This summer I, along with sixteen other FSU students, had the unique and incredible opportunity to live and study in Bali, Indonesia. For one month, we immersed ourselves in the rich and carefully preserved culture as well as the field of Social Innovation and Entrepreneurship. However, this was not simply a study-abroad trip; it was a journey. It was a journey of self-reflection as I grow into the change-maker I hope to become, one of incredible first-hand learning in the field, and one of exposure to the issues I wish to someday make an impact in. While there, we had the chance to learn from Bali’s leaders of social innovation themselves. People who are catalysts of positive change in their communities and the world spoke intimately with us about their triumphs and disappointments and of what it takes to ignite change and empower communities. We were welcomed into family complexes, the boats of local fishermen, the royal palace, sacred temples, and so many more sites that brought an incredible context to what we had been studying in the classroom for so long.
FSU students partnered with students from Ganesha University of Education to conduct basic research on local problems and outline social innovation models for addressing them.
Through the interconnected lenses of education, leadership, and gender empowerment, we focused on the wicked problems of poverty and economic development, the environment and sustainable development, as well as community and global health within the content of the greater Balinese community. As someone who wishes to work with other cultures as a part of my future career, being exposed to how issues are addressed in a very different culture than my own was a priceless experience. We were welcomed by organizations from across the social entrepreneurship spectrum, from non-governmental organizations and domestic high-impact nonprofits, to social enterprises and socially-responsible businesses. Many of the sites we visited were community-based organizations and to be able to have conversations about social innovation and entrepreneurship with local leaders represented a remarkable set of encounters that I would not have imagined for myself a year ago. We visited local women’s centers, fair-trade cooperatives, award-winning educational institutions and social enterprises, a world-renowned environmental restoration project, and many more holistic and elegant models that empower vulnerable populations and address complex problems. We also interviewed a diverse set of community stakeholders, which allowed us to learn more about the issues and strategies from multiple perspectives. The impact we saw in 30 short days was enough inspiration for a lifetime of public service.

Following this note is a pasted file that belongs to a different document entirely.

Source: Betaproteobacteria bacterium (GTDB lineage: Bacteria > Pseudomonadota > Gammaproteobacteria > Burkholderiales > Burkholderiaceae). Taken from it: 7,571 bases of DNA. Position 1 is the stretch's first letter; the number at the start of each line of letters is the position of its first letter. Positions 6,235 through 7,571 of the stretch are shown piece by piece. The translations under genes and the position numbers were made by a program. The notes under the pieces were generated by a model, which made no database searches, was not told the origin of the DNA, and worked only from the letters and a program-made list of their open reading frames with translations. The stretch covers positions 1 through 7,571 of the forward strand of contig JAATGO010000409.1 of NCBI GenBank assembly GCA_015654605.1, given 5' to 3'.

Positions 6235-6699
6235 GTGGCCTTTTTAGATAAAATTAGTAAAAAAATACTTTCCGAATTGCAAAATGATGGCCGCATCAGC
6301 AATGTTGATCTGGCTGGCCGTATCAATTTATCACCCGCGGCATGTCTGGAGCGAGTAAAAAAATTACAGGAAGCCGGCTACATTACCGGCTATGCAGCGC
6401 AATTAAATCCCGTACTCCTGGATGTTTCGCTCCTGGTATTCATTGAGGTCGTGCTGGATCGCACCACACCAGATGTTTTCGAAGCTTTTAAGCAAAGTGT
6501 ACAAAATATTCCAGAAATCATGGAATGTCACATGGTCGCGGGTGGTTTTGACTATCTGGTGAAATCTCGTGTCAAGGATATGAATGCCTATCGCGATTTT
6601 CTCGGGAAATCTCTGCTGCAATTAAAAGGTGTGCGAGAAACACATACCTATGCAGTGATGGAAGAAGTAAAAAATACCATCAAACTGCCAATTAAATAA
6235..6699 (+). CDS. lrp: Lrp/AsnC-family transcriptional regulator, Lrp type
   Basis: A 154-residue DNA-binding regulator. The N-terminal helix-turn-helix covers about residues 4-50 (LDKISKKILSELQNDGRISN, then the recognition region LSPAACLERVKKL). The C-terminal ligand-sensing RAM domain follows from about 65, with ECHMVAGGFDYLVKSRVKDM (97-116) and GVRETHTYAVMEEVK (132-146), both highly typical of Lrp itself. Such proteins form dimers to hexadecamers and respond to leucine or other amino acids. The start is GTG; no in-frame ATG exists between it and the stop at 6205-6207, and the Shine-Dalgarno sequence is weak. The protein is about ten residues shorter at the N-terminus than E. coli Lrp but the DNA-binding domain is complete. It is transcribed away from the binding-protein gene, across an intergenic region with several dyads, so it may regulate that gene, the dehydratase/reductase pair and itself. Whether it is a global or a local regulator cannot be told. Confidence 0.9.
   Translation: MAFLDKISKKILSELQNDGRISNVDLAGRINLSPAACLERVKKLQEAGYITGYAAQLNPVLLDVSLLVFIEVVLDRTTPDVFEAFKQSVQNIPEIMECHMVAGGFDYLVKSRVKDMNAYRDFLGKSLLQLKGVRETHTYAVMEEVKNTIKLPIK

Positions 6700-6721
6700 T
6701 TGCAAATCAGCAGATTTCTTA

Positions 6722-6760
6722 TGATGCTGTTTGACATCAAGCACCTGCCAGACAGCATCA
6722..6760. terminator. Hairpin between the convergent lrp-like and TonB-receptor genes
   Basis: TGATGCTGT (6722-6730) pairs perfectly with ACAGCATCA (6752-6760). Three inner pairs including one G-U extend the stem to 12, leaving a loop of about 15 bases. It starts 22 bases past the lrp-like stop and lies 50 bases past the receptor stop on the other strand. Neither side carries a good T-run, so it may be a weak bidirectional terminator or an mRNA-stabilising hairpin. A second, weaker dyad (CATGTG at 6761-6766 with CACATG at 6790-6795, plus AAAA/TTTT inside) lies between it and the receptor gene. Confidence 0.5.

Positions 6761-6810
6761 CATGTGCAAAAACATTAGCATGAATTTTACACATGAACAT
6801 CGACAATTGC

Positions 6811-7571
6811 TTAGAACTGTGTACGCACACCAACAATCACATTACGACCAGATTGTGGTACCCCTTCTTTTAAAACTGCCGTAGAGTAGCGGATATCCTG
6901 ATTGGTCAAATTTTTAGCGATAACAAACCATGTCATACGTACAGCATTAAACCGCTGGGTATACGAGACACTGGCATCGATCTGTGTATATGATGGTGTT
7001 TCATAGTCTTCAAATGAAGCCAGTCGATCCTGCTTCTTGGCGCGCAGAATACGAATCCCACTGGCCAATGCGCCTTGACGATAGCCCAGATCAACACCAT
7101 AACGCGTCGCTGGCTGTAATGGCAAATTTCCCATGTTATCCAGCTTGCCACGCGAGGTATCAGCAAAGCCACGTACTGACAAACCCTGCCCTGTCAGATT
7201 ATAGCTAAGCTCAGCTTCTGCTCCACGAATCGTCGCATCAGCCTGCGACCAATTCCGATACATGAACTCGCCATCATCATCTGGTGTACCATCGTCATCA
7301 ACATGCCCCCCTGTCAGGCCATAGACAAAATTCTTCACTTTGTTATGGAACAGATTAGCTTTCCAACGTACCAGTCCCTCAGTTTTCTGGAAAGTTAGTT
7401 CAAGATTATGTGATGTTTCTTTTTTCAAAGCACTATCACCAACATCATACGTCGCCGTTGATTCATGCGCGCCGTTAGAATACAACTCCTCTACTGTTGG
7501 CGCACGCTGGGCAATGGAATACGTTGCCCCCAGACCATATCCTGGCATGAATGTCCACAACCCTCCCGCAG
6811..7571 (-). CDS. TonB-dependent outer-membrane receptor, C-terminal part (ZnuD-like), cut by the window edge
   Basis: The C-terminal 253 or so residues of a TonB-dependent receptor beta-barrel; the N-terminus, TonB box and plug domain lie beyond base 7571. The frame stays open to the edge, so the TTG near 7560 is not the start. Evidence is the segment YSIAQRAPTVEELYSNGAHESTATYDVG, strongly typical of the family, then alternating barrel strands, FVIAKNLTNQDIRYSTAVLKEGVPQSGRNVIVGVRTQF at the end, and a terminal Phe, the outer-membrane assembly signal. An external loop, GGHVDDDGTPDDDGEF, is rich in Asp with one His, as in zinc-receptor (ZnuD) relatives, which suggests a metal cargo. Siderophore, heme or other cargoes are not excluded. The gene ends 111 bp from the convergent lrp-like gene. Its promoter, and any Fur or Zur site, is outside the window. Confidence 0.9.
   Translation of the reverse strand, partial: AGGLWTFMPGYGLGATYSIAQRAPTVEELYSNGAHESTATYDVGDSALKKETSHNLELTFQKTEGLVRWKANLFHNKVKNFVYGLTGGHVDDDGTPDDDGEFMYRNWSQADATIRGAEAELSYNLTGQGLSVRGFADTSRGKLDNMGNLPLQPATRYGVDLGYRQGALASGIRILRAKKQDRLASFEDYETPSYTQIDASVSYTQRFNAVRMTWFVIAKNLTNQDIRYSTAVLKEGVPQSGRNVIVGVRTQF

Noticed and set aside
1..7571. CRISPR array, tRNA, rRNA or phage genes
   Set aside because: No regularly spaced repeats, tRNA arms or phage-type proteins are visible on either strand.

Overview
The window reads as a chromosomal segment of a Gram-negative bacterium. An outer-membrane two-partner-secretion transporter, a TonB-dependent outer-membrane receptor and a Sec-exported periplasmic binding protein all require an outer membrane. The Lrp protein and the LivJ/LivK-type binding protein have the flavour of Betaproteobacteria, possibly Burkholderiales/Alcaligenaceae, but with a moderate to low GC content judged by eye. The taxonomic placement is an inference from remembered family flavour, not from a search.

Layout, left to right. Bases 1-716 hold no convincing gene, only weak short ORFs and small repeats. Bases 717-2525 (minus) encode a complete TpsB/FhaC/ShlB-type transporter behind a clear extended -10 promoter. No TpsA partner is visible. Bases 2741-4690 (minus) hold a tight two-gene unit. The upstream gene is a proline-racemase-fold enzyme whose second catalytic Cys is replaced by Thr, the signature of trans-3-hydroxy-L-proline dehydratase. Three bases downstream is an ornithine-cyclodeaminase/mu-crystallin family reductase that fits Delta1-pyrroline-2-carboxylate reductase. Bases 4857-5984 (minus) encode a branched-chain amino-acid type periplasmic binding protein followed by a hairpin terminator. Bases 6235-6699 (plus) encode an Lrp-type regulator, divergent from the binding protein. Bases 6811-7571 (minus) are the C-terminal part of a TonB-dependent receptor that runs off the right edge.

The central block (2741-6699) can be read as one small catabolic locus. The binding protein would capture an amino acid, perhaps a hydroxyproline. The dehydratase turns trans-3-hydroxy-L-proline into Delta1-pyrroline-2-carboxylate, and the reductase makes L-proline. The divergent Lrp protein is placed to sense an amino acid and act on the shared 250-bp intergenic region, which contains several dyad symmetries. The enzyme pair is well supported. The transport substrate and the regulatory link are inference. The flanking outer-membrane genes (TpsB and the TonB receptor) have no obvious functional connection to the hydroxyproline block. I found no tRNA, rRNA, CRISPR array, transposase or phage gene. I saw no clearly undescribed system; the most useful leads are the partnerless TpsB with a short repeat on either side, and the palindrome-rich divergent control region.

Gaby and her fellow students prepared a Balinese meal as part of an immersive case study at East Bali Cashews, a social enterprise that empowers families in rural communities living in the rain shadow of Mount Agung.
It could have been easy to become disheartened at times; after all, we are fighting and witnessing the effects of entrenched, unjust, and multidimensional social issues. However, one of my key takeaways from my experience in Bali is that we must find it within ourselves to believe we have the power to make a positive difference. Throughout all of the social and environmental issues we discussed with leaders in the field and the locals experiencing them, the one thing each person left with us is that there is no perfect time to begin. Change will only come when we decide to take the first step. As social innovators, we must be bold enough to believe in the future we hope to create yet be humble enough to understand that most change happens slowly and, as such, we must remain steadfast. Complex social issues defy simple, straightforward solutions; they demand a deep understanding, our best ideas, a willingness to collaborate, and a long-term commitment. The Bali Immersion experience added an entirely unique and comprehensive layer to my undergraduate education, and I cannot imagine my time at Florida State without it.
Ana (Gaby) is graduating this semester with a B.A degree in International Affairs and a minor in Social Entrepreneurship. She aims to continue her education at Florida State University through the Masters of Public Administration program in the Spring.
The feature image is of FSU students at Kopernik. Students visited Kopernik, a hybrid social enterprise/nonprofit working to address the challenges of people living in “last mile” communities in Eastern Indonesia.